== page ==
Little theoretical work has been done on $(n,m)$-functions when $\frac {n}{2}<m<n$, even though these functions can be used in Feistel ciphers, and actually play an important role in several block ciphers. Nyberg has shown that the differential uniformity of such functions is bounded below by $2^{n-m}+2$ if $n$ is odd or if $m>\frac {n}{2}$.
In this paper, we first characterize the differential uniformity of those $(n,m)$-functions of the form $F(x,z)=\phi(z)I(x)$, where $I(x)$ is the $(m,m)$-Inverse function and $\phi(z)$ is an $(n-m,m)$-function.
Using this characterization, we construct an infinite family of differentially $\Delta$-uniform $(2m-1,m)$-functions with $m\geq 3$ achieving Nyberg's bound with equality, which also have high nonlinearity and not too low algebraic degree.
We then discuss an infinite family of differentially $4$-uniform $(m+1,m)$-functions in this form, which leads to many differentially $4$-uniform permutations.
We also present a method to construct infinite families of $(m+k,m)$-functions with low differential uniformity and construct an infinite family of $(2m-2,m)$-functions with $\Delta\leq2^{m-1}-2^{m-6}+2$ for any $m\geq 8$.
The constructed functions in this paper may provide more choices for the design of Feistel ciphers.

We consider the issue of securing dark pools/markets in the financial services sector. These markets currently are executed via trusted third parties, leading to potential fraud being able to be conducted by the market operators. We present a potential solution to this problem by using Multi-Party Computation to enable a trusted third party to be emulated in software. Our experiments show that whilst the standard market clearing mechanism of Continuous Double Auction in lit markets is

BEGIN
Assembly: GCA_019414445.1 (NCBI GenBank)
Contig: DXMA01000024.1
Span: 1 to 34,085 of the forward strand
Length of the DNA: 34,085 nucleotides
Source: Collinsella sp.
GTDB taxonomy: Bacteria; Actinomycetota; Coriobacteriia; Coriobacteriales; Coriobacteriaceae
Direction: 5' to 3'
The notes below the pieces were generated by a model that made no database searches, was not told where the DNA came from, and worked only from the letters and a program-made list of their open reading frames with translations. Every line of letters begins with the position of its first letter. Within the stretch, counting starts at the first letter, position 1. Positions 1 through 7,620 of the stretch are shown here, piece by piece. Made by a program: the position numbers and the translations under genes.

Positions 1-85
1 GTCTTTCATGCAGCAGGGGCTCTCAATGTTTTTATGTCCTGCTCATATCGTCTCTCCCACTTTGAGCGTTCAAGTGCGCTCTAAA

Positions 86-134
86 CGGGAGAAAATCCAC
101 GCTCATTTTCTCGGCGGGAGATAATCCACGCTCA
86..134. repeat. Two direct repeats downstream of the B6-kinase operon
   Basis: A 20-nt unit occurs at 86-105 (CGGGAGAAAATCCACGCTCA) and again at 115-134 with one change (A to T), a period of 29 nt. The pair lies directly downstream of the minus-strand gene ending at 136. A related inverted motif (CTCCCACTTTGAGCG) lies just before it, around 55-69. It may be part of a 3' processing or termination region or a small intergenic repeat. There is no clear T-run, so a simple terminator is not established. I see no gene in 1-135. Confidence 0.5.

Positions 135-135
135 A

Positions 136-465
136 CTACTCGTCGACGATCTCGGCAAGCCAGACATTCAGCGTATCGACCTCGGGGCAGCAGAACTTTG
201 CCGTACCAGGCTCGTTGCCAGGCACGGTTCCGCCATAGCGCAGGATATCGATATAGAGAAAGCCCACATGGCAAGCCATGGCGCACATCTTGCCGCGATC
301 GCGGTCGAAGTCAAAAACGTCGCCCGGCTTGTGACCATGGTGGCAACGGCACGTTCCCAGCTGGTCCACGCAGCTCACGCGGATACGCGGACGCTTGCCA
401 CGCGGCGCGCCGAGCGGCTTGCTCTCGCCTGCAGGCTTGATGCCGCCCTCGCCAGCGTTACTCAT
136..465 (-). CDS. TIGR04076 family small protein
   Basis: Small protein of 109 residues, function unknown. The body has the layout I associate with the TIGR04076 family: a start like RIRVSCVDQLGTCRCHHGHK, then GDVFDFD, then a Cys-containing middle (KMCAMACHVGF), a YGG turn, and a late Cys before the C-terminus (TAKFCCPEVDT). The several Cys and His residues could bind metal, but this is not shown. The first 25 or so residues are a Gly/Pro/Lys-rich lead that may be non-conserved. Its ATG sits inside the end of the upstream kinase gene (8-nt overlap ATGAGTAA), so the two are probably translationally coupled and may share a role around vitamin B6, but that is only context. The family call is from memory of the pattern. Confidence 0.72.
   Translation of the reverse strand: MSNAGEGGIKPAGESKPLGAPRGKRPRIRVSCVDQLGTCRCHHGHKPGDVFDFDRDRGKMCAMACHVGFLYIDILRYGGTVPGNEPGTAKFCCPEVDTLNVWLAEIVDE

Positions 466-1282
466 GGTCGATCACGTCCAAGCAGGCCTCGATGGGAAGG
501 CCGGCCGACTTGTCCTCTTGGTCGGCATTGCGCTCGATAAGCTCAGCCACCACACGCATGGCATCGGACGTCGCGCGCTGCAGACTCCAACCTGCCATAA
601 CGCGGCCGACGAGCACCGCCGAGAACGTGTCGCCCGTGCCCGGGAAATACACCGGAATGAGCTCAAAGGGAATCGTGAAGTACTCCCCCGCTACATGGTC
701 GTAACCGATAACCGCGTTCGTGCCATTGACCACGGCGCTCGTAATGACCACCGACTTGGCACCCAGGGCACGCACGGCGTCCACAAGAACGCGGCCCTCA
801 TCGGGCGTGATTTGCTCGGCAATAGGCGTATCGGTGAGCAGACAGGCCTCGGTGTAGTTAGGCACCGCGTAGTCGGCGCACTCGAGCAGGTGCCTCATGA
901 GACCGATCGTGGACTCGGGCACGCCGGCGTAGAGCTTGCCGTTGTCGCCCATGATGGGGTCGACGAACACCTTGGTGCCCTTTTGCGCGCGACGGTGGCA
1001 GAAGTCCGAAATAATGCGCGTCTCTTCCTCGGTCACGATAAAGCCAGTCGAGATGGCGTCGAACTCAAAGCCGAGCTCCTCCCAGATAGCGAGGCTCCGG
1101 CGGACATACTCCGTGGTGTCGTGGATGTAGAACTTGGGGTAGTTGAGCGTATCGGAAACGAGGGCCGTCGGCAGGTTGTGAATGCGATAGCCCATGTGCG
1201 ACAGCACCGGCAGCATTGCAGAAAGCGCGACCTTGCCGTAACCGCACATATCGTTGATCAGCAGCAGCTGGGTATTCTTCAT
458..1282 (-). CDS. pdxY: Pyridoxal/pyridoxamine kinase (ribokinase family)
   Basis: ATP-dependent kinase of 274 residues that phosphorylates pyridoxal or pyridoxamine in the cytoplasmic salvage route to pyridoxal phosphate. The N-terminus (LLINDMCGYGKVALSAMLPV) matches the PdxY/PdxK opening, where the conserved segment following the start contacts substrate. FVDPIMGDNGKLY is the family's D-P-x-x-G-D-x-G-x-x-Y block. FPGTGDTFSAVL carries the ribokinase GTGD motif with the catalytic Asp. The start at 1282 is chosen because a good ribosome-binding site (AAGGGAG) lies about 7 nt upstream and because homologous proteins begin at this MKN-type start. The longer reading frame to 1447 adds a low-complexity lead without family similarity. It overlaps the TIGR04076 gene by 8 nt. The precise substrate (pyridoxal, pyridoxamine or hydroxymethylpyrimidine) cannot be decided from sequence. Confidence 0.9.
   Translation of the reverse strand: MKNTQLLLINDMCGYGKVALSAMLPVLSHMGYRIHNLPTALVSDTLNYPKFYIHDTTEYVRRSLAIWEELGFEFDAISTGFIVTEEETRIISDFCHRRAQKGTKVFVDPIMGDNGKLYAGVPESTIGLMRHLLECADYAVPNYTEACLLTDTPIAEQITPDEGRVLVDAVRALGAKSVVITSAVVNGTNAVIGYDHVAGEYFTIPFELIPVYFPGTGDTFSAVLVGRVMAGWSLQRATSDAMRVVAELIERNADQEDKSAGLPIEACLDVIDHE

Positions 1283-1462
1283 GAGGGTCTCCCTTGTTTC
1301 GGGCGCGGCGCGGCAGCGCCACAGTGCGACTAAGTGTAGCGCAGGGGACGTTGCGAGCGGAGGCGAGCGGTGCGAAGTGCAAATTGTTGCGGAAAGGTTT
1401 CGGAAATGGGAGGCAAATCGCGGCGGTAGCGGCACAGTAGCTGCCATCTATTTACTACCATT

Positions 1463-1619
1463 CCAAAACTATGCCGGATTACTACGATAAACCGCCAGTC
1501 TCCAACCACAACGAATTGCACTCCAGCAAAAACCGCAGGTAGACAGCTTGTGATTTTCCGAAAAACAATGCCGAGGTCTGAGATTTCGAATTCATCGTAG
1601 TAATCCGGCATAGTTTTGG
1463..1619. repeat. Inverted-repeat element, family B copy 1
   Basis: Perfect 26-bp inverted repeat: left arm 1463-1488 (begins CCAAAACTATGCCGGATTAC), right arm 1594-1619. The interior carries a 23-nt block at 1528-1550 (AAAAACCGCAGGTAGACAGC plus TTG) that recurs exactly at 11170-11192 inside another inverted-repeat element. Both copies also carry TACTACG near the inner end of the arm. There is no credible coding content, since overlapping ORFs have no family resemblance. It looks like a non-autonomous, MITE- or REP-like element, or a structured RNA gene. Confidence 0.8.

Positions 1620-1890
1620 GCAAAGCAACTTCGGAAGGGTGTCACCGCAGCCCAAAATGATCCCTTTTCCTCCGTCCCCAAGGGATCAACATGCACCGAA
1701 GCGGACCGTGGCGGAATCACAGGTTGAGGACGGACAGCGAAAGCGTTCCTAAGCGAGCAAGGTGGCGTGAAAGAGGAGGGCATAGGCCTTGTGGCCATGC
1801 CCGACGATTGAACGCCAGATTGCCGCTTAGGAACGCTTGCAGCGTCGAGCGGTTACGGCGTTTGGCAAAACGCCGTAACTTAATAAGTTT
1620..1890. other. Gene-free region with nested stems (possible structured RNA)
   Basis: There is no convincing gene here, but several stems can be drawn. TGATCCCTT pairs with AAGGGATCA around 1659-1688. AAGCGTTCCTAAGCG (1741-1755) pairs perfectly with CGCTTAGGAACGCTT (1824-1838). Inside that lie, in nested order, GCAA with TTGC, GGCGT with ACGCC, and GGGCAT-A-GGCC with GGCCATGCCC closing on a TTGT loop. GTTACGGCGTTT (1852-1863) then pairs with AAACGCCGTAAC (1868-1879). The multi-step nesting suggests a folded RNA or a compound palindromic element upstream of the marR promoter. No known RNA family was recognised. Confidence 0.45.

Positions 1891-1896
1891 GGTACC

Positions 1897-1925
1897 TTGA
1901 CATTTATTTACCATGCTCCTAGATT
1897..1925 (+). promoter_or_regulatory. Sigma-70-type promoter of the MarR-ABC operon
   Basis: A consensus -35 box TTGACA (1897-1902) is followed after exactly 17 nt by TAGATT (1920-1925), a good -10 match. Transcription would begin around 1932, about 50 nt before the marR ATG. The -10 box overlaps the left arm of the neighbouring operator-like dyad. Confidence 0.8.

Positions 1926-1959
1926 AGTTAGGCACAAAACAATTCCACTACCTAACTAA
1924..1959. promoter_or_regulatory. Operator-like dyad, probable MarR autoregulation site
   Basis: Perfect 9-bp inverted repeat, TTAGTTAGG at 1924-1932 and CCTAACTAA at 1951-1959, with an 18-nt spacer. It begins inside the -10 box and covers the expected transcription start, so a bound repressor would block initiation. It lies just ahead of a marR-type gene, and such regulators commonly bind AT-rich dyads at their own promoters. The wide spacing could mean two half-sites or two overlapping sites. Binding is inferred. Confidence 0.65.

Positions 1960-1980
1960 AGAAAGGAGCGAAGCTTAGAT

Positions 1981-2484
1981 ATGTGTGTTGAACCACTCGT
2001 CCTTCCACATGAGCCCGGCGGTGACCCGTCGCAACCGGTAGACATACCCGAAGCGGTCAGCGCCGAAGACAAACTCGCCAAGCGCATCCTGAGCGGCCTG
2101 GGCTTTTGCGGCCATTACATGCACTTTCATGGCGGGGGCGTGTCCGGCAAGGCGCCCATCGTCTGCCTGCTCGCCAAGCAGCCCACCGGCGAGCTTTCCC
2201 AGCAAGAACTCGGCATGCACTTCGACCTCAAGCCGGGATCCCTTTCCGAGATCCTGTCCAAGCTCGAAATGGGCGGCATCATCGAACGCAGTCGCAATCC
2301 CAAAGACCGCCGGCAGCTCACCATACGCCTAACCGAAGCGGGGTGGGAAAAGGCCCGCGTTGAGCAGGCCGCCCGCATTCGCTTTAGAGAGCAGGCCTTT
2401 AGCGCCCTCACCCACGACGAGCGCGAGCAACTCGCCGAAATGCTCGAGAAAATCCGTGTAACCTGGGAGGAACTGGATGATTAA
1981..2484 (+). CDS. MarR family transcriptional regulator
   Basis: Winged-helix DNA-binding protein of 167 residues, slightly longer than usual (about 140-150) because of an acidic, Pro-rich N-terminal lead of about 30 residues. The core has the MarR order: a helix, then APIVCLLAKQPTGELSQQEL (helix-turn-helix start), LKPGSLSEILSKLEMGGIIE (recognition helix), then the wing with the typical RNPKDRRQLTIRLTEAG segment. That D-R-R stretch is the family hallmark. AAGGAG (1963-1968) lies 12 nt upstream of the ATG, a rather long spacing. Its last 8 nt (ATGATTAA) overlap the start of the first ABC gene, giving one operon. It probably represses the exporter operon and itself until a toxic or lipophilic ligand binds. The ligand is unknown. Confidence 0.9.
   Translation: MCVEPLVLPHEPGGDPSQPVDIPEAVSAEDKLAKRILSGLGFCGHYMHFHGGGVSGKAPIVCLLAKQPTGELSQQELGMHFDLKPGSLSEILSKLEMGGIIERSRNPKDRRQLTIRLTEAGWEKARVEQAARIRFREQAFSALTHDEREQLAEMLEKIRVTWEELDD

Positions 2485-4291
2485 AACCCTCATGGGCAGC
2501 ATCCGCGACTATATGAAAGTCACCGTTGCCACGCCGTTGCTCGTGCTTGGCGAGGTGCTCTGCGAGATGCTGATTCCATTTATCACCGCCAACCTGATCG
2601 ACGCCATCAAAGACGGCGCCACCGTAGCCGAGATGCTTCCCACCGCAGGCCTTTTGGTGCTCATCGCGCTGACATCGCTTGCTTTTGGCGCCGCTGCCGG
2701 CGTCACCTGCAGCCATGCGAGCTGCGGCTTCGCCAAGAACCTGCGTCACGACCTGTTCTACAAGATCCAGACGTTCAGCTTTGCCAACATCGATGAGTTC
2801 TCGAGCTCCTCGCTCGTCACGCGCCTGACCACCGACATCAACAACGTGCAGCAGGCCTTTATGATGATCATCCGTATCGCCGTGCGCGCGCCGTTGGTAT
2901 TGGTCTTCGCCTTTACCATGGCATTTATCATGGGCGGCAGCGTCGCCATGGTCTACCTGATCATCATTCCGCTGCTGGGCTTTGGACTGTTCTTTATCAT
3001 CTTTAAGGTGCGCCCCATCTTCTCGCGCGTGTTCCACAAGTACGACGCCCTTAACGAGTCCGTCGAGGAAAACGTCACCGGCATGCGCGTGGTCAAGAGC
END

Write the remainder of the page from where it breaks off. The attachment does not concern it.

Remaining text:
not currently viable when executed using MPC, a popular mechanism for evaluating dark markets, namely the volume matching methodology, is viable. We present experimental validation of this conclusion by presenting the expected throughputs for such markets in two popular MPC paradigms; namely the two party dishonest majority setting and the honest majority three party setting.

A signature scheme is said to be weakly unforgeable, if it is hard to forge a signature on a message not signed before. A signature scheme is said to be strongly unforgeable, if it is hard to forge a signature on any message. In some applications, the weak unforgeability is not enough and the strong unforgeability is required, e.g., the Canetti, Halevi and Katz transformation.
Leakage-resilience is a property which guarantees that even if secret information such as the secret-key is partially leaked, the security is maintained. Some security models with leakage-resilience have been proposed. The hard-to-invert leakage model, a.k.a. auxiliary (input) leakage model, proposed by Dodis et al. at STOC'09 is especially meaningful one, since the leakage caused by a function which information-theoretically reveals the secret-key, e.g., one-way permutation, is considered.
In this work, we propose a generic construction of digital signature strongly unforgeable and resilient to polynomially hard-to-invert leakage which can be instantiated under standard assumptions such as the decisional linear assumption. We emphasize that our instantiated signature is not only the first one resilient to polynomially hard-to-invert leakage under standard assumptions, but also the first one which is strongly unforgeable and has hard-to-invert leakage-resilience.